and slacker hero Michael Moore gave a gift to working America: an
explanation of what happened.
In short, capitalism happened.
Moore was invited by the California Nurses Association and the AFL-CIO
to show his newest movie, "Capitalism: A Love Story," and lead a march
for single-payer health care at the labor convention here on Sept. 14. He accepted and
re-arranged his schedule to do it, delaying the planned Los Angeles
Instead of stars parading down the red carpet waving to the
paparazzi like with other movie premieres, mineworkers, steelworkers,
nurses and lots of other workers and professionals marched with the
Academy Award winner demanding health care for all. It was a
celebration of, by and for ordinary hard-working people who have odds
stacked against them.
It was a movie premiere like no other, for a movie like no other.
Moore masterfully splices together the absurdities of free market
propaganda with the real life stories of what happens when a whole
system is just about "maximizing profit."
The audience exploded into clapping, or booing and hissing, depending on who was on the screen through out the feature.
The next day Moore sent out this e-mail: "But it wasn't till last
night, at the annual convention of the AFL-CIO in downtown Pittsburgh that a packed house of rank-and-file union members -- plumbers and
nurses and steelworkers and 73 other trades -- watched the U.S.
premiere of our film and, I kid you not, the roof practically came off
the place as the credits rolled. I've never witnessed, in my 20 years
as a filmmaker, such a response to one of my movies. I'm sure the
theater management must have been thinking a riot was going to break
out. After years of having the crap kicked out of working people of
this country, the crowd in Pittsburgh was ready to rumble after
watching two hours of cinema that laid it all out about how Corporate
America has gotten away with murder. I was profoundly moved by this
overwhelming and enthusiastic response. I simply can't wait to bring
this movie to your town and for you to see it! I know you will be
shocked and surprised by a lot of what you will see in it. Once again,
I've set out to show you things the nightly news doesn't dare show you.
There will be some very wealthy men who will not be happy about this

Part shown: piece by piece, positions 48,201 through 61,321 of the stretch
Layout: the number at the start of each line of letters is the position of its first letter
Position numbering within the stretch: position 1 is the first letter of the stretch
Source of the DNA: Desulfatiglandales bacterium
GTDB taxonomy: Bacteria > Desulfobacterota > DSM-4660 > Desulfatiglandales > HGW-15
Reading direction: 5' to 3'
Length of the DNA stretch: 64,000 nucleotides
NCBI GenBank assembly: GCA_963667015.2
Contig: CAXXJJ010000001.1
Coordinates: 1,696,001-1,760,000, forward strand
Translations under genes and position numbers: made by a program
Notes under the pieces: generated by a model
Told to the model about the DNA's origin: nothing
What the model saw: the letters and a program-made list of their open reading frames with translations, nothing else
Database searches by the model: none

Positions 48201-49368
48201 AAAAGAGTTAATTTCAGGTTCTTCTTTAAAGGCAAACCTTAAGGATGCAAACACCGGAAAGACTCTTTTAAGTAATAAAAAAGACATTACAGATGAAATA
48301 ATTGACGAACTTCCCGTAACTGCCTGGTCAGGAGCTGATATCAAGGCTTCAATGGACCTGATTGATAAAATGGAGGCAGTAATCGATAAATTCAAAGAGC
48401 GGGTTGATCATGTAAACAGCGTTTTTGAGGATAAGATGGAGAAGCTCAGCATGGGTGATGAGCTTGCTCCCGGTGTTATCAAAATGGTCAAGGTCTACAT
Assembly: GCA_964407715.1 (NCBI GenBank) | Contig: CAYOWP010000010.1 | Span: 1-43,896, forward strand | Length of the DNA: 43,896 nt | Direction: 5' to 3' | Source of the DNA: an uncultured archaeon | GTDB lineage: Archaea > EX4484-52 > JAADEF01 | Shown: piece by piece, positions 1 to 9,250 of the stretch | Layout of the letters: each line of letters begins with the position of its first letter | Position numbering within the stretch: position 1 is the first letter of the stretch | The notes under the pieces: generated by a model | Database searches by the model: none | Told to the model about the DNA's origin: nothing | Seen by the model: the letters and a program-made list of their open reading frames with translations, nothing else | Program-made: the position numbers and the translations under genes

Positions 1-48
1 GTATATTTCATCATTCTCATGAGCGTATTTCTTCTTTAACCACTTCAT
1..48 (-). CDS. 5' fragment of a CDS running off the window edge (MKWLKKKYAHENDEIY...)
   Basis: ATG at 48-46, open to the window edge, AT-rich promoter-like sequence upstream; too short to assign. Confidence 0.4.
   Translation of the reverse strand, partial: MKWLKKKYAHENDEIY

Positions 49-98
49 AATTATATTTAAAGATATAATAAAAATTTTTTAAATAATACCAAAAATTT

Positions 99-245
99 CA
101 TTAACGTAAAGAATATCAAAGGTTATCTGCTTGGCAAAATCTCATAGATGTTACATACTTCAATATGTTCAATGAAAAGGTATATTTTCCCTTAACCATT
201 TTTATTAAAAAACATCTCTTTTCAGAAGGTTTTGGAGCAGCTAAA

film's release. So be it. It's a free country, but more importantly,
it's OUR country. It doesn't belong to the richest 1% who now -- are
you ready for this -- have more financial wealth than the entire bottom
95% of the country combined!! "
Moore chooses to delve into the last 30 years after the rise of
Ronald Reagan and the far-right, corporate crowd which went to town
privatizing, deregulating and cutting taxes for the super-wealthy.
Moore shows production and profits skyrocketing, while jobs are cut and
wages are frozen.
Cutting away to his 1989 Roger and Me, he has GM executive saying they
will cut all the jobs for the company's health. Guess that strategy
didn't work too good.
But it's the irresponsible Bush administration and the inevitable
global financial and housing collapse in September last year that is at
the heart of the movie. The rush for a $700 billion bailout for the
largest banks and financial institutions in the country is rightly
portrayed as a well-planned heist by these liars, thieves and vultures.
Moore doesn't hold back in implicating the Congressional Democratic
leadership in enabling the grand theft. Ninety-five percent of the
movie places the blame for the current crisis on Republican policies
and their marriage with major corporate and Wall Street interests in
But Moore reserves the rest of the criticism for Robert Rubin of
Citigroup and the Clinton administration push for privatization and
deregulation under the name of free trade. Rubin along with his
acolytes, economic adviser Larry Summers and Treasury Secretary Tim
Geithner, both Obama appointees, are all implicated in the economic
This is a major point of unease for those on the left and
progressive movement. But as socialist and Washington Post columnist
Harold Meyerson points out, FDR had some pro-Wall Street advisers
around him as well. And like Moore, Meyerson emphasizes the importance
of a mobilized progressive grassroots movement. "Where are we?" Moore
asked the crowd.
Yet Moore has a dramatic scene about how the election of President
Barack Obama has ushered in a whole new era for working people.
Moore does some excellent expose journalism. Bringing to life some of
the stories that don't make national news night after night. Like Blue
Chip corporations taking out life insurance policies on employees to
enrich themselves when they die, but not the family. In teary-eyed
segments, Moore interview families who lost loved ones while Wal-Mart
or other corporations collect on their deaths. (And judges being paid to
send teenagers to a private, for-profit juvenile detention center.)